This next group of sketches shows development of the clutch collar details and bit holder solutions.

This rendering shows the final intended design. Some testing results and project scope changes led to the an additional screw being used to hold the back end of the housings together and the clutch collar was resigned to match an off-the-shelf chuck.

Marker Rendering of the DeWALT Project "Compact Thunder"

Below is pictured the final production unit with its European counterpart in the Elu brand colors. The Elu brand was eventual phased out and replaced with the DeWALT brand name. To see more power tool projects or see the design services I offer clients, visit  my website at Bullseye Design Worx.  You can also click on the labels to the right to search for specific projects or skills.

 Final Production Design - DeWALT 9.6 Cordless Drill

Sunday, February 2, 2014

Ducati SS-T "Design your Dream Ducati" Contest

This is a little personal project I did in 2003 for the "Design your Dream Ducati" Contest.This is an example of Ducati doing "crowd sourcing" before it became hip. Over a 1000 entries were submitted from all over the world at the cost of only two motorcycles. Okay, so on to my entry....

The SST is a Super Sport Touring bike. The idea being that you could ride it at the track by easily removing the side mirrors with integrated turn singles, quickly drop the  clamp-ons below the shock's top clamp and raise the rear set up under the seat. Then you could revert it back and comfortably ride the bike on your favorite set of road twisties for a few hours.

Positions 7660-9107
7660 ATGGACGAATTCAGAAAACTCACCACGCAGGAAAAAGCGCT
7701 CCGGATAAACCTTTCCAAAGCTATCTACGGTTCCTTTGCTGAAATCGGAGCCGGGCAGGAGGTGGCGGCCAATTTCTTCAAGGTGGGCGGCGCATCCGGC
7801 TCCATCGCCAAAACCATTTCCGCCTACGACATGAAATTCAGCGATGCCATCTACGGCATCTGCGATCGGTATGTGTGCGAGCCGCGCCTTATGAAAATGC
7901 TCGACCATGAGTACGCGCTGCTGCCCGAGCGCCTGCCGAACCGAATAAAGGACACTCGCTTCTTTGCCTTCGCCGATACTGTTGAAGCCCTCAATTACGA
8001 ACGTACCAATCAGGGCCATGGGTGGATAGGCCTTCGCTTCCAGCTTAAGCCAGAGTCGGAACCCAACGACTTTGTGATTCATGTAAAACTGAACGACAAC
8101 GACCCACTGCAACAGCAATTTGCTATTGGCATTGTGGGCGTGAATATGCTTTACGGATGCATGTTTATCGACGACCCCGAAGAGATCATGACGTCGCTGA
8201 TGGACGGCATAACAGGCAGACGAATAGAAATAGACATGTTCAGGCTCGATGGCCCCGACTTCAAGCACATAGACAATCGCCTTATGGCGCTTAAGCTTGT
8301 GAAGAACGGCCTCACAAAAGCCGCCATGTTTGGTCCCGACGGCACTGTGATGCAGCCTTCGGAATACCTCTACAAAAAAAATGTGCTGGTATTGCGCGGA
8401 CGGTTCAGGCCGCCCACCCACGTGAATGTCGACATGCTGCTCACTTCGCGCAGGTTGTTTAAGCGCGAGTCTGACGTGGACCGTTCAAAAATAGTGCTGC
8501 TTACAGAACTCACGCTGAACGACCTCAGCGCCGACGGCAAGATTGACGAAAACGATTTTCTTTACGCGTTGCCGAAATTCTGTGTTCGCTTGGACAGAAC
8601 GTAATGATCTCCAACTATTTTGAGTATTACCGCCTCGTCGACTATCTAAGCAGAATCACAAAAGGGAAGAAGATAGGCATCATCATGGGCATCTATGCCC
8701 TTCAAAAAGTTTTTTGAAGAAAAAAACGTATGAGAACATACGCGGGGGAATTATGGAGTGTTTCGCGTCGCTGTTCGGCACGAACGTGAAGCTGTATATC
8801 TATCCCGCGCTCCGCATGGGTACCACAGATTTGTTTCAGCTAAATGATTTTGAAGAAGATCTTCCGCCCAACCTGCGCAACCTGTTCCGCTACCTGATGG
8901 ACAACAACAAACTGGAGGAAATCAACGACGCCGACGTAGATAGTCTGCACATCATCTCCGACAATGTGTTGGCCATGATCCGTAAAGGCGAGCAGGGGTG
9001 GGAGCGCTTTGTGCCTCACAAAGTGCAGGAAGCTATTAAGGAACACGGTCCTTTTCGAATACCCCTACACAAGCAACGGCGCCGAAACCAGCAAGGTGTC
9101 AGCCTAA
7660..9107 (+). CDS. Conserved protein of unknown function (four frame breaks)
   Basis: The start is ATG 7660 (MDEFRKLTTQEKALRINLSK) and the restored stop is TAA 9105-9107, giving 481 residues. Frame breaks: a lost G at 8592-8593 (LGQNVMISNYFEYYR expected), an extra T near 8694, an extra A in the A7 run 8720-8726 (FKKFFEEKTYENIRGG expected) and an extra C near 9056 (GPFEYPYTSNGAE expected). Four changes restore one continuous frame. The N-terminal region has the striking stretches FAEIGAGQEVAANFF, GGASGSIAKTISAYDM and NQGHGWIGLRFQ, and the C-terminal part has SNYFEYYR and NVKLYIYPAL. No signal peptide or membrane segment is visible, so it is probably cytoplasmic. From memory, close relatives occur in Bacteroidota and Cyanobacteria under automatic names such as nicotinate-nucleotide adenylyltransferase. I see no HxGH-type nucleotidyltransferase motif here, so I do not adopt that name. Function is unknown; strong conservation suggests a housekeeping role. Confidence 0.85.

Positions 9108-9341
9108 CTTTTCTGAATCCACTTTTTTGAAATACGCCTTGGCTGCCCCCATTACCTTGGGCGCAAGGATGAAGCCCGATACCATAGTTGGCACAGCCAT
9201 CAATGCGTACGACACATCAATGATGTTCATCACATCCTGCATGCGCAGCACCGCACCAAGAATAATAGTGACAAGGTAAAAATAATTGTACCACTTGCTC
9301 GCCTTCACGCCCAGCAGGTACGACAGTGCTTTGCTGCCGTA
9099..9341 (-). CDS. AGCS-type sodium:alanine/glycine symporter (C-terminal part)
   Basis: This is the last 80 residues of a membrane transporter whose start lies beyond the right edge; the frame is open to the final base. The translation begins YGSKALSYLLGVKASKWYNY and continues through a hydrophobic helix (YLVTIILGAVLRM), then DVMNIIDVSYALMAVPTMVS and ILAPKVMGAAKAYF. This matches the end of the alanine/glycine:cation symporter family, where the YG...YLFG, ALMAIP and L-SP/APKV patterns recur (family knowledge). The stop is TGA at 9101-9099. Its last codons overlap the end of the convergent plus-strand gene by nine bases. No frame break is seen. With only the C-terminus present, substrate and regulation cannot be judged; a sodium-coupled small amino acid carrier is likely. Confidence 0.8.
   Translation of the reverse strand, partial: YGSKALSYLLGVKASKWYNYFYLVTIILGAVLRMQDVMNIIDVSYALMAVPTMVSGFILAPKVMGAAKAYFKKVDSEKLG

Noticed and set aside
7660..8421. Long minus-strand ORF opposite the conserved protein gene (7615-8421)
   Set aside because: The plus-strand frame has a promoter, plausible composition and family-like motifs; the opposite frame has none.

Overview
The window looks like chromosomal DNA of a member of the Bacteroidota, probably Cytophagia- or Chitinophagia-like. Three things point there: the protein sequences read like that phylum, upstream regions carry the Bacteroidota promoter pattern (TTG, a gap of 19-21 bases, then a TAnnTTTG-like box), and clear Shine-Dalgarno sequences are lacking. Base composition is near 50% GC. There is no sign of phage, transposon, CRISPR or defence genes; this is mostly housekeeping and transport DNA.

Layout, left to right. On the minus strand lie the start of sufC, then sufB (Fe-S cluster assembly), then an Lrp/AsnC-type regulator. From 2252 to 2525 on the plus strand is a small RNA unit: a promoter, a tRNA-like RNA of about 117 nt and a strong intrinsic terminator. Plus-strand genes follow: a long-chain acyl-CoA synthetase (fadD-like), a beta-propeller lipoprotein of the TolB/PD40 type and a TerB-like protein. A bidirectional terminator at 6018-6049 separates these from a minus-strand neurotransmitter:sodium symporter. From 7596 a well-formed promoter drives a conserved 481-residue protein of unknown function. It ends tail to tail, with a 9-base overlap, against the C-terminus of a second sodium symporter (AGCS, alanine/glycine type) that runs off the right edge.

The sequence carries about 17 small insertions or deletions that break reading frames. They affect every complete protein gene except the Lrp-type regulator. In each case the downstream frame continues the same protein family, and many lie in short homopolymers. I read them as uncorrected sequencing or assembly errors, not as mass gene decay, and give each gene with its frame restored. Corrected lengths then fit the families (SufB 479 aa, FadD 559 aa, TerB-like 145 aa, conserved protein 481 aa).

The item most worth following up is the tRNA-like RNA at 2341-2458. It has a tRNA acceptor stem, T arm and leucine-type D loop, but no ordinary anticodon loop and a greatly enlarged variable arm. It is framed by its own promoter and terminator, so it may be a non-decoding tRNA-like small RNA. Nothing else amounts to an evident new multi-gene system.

I challenged myself to style the bike in a very clean and graphic manner. I split the windscreen down the middle but ran it clean around the bottom of front fairing giving it a vertical layout . In contrast most sports bikes at this time had a horizontal layout of intakes and headlights. The SST headlights were hidden behind the windscreen to  keep the lines clean. The air intake was put at the very front center of the fairing to grab the air before it was disturbed by running across any body surfaces. The side fairings are kept clean, like the 999, not junked up with a bunch of gratuitous styling elements like most other sportsbikes.

To run the air the from the front intake straight into the airbox I had to change the design of the normal center steering tube. Instead I created two very large being races for the steering to work from and then connected the top and bottom with support framing on the side. This allows the air ducting to run straight through the axes of the steering and into the airbox without any bends. The ducting can be faintly seen through the large steering ring.  Had this been a cruiser or chopper bike I would have put the RPM gauge in the the ring but to keep it and the over lapping speedometer easily visible I placed them in the normal position.

Another difference from most sportsbikes is the shape of the front fairing. In top view you can see that it tappers off to the sides more than most designs to divert air flow around to the sides of the rider. Not all air  goes around but it reduces the amount of air being directed straight up into the rider's chest and head, reducing drag and wind buffeting.

The modeling and render for this project was all done in Alias.

To see more examples of real projects and the design services I offer please visit my website by clicking here, Bullseye Design Worx. To see more computer modeling and renderings click here.

Monday, January 27, 2014

GT Bicycles - Development of the STS-1 - Carbon Fiber LTS

GT Bicycle's STS-1 Carbon Fiber Bike